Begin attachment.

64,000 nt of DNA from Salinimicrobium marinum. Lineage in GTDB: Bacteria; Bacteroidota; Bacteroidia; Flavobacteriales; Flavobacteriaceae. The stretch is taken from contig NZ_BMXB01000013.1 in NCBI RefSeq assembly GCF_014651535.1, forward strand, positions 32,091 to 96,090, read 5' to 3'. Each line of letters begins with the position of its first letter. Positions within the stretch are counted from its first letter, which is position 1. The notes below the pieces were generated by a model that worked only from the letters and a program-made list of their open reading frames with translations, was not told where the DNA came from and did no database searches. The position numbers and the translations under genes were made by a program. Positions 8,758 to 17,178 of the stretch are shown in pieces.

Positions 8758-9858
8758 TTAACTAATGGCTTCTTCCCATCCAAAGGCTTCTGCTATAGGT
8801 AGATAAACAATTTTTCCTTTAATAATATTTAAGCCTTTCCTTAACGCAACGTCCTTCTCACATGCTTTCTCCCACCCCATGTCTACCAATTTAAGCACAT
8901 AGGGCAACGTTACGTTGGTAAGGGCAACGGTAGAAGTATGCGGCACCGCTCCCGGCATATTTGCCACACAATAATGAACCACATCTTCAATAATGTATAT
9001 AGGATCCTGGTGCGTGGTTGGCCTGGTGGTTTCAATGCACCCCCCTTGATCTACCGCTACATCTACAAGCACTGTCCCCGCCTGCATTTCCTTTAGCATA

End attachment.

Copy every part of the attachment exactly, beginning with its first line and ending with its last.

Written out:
64,000 nt of DNA from Salinimicrobium marinum. Lineage in GTDB: Bacteria; Bacteroidota; Bacteroidia; Flavobacteriales; Flavobacteriaceae. The stretch is taken from contig NZ_BMXB01000013.1 in NCBI RefSeq assembly GCF_014651535.1, forward strand, positions 32,091 to 96,090, read 5' to 3'. Each line of letters begins with the position of its first letter. Positions within the stretch are counted from its first letter, which is position 1. The notes below the pieces were generated by a model that worked only from the letters and a program-made list of their open reading frames with translations, was not told where the DNA came from and did no database searches. The position numbers and the translations under genes were made by a program. Positions 8,758 to 17,178 of the stretch are shown in pieces.

Positions 8758-9858
8758 TTAACTAATGGCTTCTTCCCATCCAAAGGCTTCTGCTATAGGT
8801 AGATAAACAATTTTTCCTTTAATAATATTTAAGCCTTTCCTTAACGCAACGTCCTTCTCACATGCTTTCTCCCACCCCATGTCTACCAATTTAAGCACAT
8901 AGGGCAACGTTACGTTGGTAAGGGCAACGGTAGAAGTATGCGGCACCGCTCCCGGCATATTTGCCACACAATAATGAACCACATCTTCAATAATGTATAT
9001 AGGATCCTGGTGCGTGGTTGGCCTGGTGGTTTCAATGCACCCCCCTTGATCTACCGCTACATCTACAAGCACTGTCCCCGCCTGCATTTCCTTTAGCATA